They're really gonna need those happy pills now. Realtors, too.

Ross said...

Not until they're on salary like myself. Maybe they'll all have to work for banks/US Government soon. 45k/year will start to look pretty good to those "professionals."

Anonymous said...

It is a shame that the bad one are taking down the whole industry.

http://www.mercurynews.com/
realestatenews/ci_10726353?nclick
_check=1

Prices, sales of Bay Area high-end homes may fall next year, Realtor group predicts

"The higher end of the market may be a little more at risk than in the past because of the question mark about jumbo financing," said Leslie Appleton-Young, chief economist for the California Association of Realtors, in an interview Tuesday, a day before delivering her statewide housing forecast for 2009.

Ever since the "credit crunch" began late last year, interest rates for "jumbo" loans — which currently means those of more than about $730,000 — have been significantly higher than rates for smaller, "conforming" loans, leading to fewer sales of expensive homes.

And as of January 1, because of economic and housing recovery legislation passed in Congress this summer, it's likely that the higher rates will apply to all loans of more than about $625,000, which may further chill the market for high-end real estate.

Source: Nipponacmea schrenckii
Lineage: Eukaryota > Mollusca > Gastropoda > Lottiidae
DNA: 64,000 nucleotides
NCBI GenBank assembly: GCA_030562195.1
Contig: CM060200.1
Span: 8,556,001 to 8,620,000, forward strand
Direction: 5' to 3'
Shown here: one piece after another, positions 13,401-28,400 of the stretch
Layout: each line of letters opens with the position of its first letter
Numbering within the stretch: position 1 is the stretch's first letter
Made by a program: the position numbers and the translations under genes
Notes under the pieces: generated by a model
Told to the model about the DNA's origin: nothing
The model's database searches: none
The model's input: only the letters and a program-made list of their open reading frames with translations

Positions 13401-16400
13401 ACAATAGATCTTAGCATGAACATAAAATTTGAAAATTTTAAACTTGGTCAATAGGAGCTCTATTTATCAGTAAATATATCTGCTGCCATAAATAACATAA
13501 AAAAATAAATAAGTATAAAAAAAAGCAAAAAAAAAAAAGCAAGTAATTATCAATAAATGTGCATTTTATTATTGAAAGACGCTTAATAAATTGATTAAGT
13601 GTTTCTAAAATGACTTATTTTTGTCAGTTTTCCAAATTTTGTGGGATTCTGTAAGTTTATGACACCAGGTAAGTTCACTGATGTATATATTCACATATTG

Continued stock market volatility could do the same, Appleton-Young said, or it could lead those wary of the stock markets to invest in real estate instead.

"There's a lot of unknowns now," she said. "That's the most honest way to say it."

Refuse to buy overpriced said...

"I fully intend to buy my next property . . ."

I hope you have enough cash, nick, cause no one in their right mind would lend you money.

Anonymous said...

.



Got a call from a P.I.T.A.(pain in the ASS) Realtor,

he called to tell my wife and me that a couple was coming to view the house that we looked at in early June,
as if we should run to put an offer on it before they do, if their is such a couple...there's not.


I think I'll call him in a month or so and ask him why the home is still listed! :)


.

Anonymous said...

Never.

Anonymous said...

noppers

Market said...